Words: James Ekron
“Mental illness is the fashionable explanation for sin.”
When you think about it, no one is really scared by television anymore. Sure, the Walking Dead will gross you out and Survivor makes us afraid of what team format is next (have we considered ‘the 1%’ vs ‘everybody else’ as tribes?) but American Horror Story will have you drop the kids off at the pool mid episode. It is a genuinely frightening experience, using the aforementioned format shift combined with the visually grotesque, to present horror that scares the shit out of you each week.
Ryan Murphy (no stranger to horror having worked on Glee) brings the pithy verve of Nip/Tuck to the eeriness of The Shining with a mini-series wrapped up in a series and deep-fried in ‘kak’ scared. The new season, “Freak Show”, has a protagonist named Twisty the Clown, I can already feel my inner eight-year-old checking under the bed, whose goal is “to be the most terrifying clown of all time”. One wishes that Murphy’s teacher had suggested a less terrifying goal than writing Twisty; nevertheless, audiences can expect him on October 7th.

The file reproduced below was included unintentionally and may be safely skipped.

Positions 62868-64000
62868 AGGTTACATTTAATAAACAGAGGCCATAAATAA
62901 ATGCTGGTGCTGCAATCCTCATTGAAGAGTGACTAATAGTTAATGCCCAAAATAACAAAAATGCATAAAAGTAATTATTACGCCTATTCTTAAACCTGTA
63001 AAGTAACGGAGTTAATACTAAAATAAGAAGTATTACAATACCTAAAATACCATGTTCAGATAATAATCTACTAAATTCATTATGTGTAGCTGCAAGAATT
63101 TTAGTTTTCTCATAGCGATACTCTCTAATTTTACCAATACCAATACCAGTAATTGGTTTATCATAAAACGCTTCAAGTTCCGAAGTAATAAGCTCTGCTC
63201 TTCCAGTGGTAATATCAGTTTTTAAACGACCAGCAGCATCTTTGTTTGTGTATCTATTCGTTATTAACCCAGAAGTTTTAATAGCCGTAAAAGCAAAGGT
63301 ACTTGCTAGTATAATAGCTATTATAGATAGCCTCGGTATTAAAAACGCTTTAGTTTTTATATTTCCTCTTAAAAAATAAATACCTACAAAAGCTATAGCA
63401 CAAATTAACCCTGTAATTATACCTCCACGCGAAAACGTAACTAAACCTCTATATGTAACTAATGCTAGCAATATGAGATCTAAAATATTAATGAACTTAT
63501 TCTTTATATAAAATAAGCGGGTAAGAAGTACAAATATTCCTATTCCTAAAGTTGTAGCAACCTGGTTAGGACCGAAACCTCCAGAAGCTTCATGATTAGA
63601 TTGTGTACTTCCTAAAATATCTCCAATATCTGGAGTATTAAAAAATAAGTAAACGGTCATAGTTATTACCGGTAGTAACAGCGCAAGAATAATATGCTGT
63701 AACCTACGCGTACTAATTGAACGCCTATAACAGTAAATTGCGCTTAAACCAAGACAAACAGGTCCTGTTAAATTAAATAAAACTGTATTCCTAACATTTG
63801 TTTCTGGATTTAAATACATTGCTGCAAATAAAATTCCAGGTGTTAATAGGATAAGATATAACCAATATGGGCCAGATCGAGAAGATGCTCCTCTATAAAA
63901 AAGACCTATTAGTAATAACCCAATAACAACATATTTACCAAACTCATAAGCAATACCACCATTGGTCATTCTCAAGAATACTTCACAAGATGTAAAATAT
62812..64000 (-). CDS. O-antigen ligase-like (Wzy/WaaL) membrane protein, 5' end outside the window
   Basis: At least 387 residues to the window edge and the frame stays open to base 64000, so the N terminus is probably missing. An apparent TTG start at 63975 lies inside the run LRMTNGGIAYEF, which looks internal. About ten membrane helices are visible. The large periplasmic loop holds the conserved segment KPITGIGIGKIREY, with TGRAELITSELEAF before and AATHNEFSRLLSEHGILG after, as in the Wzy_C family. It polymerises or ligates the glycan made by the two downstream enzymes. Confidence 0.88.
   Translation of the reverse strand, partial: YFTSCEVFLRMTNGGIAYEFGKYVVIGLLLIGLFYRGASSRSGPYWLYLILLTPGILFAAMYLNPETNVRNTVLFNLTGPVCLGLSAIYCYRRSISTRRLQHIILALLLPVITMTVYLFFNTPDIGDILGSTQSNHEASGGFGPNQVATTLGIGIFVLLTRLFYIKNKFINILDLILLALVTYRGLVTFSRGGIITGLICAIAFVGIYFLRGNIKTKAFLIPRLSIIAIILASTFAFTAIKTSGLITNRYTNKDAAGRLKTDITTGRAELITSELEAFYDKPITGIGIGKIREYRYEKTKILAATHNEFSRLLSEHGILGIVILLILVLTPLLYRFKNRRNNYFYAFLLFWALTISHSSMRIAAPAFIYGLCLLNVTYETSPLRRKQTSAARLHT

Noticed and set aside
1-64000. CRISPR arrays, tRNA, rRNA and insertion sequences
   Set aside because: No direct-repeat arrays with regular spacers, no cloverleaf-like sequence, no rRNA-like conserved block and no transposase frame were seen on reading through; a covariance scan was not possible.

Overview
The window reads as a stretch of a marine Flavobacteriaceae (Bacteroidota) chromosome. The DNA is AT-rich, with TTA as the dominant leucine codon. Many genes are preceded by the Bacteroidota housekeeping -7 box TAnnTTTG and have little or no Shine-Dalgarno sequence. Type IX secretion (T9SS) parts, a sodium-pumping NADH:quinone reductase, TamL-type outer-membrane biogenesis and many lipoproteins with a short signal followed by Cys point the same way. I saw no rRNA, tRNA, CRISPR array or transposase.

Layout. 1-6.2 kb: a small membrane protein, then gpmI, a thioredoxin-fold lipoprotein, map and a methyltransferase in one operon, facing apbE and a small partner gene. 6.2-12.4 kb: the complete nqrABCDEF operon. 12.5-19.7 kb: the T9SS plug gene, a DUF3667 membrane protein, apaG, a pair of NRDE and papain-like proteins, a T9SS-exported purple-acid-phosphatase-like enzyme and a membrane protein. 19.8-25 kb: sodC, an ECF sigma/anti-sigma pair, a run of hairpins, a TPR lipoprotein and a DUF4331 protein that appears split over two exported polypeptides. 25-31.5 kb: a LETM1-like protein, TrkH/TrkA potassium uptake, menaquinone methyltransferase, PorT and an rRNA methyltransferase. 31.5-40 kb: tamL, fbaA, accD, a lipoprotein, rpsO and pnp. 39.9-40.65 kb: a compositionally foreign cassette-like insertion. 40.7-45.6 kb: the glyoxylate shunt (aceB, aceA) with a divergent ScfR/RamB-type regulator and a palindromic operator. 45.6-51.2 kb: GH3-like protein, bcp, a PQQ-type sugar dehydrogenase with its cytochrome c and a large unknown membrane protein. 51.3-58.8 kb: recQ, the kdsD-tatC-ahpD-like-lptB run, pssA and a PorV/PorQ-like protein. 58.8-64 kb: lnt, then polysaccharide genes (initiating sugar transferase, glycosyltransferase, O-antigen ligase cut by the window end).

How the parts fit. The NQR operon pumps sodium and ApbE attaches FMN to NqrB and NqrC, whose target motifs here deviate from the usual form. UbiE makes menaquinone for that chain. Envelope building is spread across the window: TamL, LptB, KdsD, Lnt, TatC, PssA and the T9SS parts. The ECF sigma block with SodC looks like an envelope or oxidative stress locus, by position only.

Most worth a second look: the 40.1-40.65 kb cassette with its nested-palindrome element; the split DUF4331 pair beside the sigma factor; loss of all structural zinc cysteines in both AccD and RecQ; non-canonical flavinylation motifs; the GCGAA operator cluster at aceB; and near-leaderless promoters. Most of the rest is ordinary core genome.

Season Four “is not a circus, it’s not a carnival, it’s a freak show” says Murphy. The goal is not to take the 1950’s and satirise them with a bearded lady and Jessica Lange doing a German accent (how could she not come back?). Despite critical acclaim, AHS is deceptively trashy and, like Glee and Nip/Tuck, invokes superficial vehicles to discuss wider social pre-occupations with identity, the macabre and inevitable human conflict.
This season brings Micheal Chiklis (star of The Wire) back from the entertainment wild to scare us all again. After 2013 yielded an Emmy for Best Costume (Pepper from “Asylum” was so well made up that she didn’t get recognised by security guards on set) and Supporting Actress win for Kathy Bates (also returning for Season 4) the show is bound to earn the title of the ‘scariest forty five minutes of your week’, every week.